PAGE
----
These citizens ranged from street people to stockbrokers, from corporate lawyers to illegal immigrants, from barons of industry to restaurant workers. A multitude of races, creeds, colours and economic circumstances.
The reason I wanted to tell you about this event is because I wanted you to know, if you don’t already, that public consultation has come a long way in the last few years.
What we saw in New York was a process where people talked to each other, where they compared views, where they debated ideas and shared opinions.
An enormous amount of preparation had gone into this event, to ensure that no single set of views dominated, that people felt comfortable and secure, that views would be recorded and shared as the day progressed, and that the discourse would not be dominated by people in positions of power, whether from government or from business.
Those people – by their own agreement -- sat on the sidelines, along with the media, so that citizens could have their say, undisturbed. They had only one job, and that was, to listen.
By the end of the day, 4,500 people had managed to express their collective views. Not only that, they felt good about the day. They felt they had been treated respectfully and honestly and that their voices mattered.
They had been presented — as we are here today in Ottawa — with plans for the future of an urban site, plans upon which millions of dollars had been spent. They were invited to pick their favourite plan.
But the citizens didn’t do that. Nor did they have to. The structure of the session allowed them to take the conversation where they most wanted to go. So they decided instead that none of the plans was satisfactory. They told the developers to go back to their drawing boards.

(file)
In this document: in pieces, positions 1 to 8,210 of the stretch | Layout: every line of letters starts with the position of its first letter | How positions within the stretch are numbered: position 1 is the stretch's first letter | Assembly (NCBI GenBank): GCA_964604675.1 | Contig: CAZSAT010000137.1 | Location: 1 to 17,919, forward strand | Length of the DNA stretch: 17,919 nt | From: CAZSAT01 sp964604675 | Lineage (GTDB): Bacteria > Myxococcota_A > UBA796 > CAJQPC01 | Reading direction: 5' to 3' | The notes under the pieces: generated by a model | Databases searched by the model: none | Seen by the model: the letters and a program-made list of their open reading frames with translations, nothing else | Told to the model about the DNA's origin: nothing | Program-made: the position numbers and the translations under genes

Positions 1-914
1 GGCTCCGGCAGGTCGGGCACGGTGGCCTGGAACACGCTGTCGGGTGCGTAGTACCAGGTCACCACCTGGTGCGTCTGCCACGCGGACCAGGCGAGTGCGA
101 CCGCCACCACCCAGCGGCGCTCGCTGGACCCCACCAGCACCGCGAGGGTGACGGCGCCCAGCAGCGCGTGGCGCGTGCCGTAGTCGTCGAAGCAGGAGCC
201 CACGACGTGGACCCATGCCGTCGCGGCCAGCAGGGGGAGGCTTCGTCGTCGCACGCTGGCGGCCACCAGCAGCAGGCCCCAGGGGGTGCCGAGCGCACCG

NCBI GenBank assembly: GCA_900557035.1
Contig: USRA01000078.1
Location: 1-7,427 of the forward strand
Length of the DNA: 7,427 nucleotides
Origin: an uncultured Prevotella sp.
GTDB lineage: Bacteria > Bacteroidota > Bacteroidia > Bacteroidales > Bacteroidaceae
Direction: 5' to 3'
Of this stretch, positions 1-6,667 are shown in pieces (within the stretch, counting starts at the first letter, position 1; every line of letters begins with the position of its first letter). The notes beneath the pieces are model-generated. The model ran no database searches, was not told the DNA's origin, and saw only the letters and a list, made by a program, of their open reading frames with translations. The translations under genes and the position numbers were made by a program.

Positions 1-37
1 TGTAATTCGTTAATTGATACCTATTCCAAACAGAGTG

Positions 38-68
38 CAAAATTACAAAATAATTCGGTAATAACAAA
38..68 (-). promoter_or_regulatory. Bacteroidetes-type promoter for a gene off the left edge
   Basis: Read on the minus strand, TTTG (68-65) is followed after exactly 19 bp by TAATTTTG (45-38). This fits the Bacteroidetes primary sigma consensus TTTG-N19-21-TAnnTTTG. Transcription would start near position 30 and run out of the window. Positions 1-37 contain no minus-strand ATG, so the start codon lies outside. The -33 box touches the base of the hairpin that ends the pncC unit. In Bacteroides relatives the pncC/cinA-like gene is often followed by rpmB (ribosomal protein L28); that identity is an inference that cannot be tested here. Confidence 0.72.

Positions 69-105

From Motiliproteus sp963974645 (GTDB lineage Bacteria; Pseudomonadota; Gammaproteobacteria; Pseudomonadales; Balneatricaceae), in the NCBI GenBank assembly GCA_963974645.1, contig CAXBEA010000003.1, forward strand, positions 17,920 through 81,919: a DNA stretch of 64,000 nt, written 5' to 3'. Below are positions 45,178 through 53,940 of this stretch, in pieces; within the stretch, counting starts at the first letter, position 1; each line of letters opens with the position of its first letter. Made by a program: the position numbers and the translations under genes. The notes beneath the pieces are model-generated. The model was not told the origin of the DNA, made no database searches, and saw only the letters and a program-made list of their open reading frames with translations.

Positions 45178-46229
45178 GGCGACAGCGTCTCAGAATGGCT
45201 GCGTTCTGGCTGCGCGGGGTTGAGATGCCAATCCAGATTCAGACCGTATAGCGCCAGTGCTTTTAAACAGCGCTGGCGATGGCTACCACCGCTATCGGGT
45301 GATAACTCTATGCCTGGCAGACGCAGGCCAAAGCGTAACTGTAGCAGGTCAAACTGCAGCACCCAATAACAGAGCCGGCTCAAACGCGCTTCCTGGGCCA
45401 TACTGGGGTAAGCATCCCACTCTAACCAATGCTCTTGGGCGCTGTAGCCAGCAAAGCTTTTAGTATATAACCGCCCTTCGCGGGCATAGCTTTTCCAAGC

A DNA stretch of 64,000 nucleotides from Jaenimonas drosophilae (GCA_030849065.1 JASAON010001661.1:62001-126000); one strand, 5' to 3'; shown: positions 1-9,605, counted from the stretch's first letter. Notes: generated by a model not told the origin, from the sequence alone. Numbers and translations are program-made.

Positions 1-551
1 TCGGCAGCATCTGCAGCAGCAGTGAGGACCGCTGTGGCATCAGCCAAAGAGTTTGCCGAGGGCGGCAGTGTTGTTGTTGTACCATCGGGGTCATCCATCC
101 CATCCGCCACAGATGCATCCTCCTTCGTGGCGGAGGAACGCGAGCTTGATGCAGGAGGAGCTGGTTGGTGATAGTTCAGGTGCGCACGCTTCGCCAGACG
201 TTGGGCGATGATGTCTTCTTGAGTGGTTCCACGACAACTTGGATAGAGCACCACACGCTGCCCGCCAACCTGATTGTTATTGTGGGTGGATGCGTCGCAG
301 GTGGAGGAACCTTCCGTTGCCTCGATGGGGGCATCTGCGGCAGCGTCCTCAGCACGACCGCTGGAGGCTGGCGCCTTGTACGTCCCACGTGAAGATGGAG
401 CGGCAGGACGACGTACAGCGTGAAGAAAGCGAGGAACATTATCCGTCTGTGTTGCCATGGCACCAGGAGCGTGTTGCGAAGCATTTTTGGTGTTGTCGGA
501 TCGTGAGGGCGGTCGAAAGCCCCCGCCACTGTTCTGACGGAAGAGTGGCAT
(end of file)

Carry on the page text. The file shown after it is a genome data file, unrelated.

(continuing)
And the most improbable thing about this whole day was that the City and the Lower Manhattan Port Authority and the big corporate interests listened. The concept for the site was fundamentally changed, and none of the pre-cooked corporate plans was implemented.
Today, in cities and communities everywhere, more and more people realize that public consultation is not just a matter of lining up a group of shirts and suits at the front of the room and giving ordinary folks a chance to ask questions. It’s about dialogue and conversation, not information sessions (wrongly publicized as “public consultations”) where those who are in power tell those who aren’t, what’s going down and why.
There are new tools and methodologies for fostering public conversation. There are companies, including some here in Ottawa, who have people who are expert in the art of public engagement who can advise on how to run genuine consultative events.
In some cities the politicians ‘get it’. Politicians like those in New York who authorized the consultation on the future of the World Trade Center.
WHAT WE SHOULD EXPECT OF THE CITY OF OTTAWA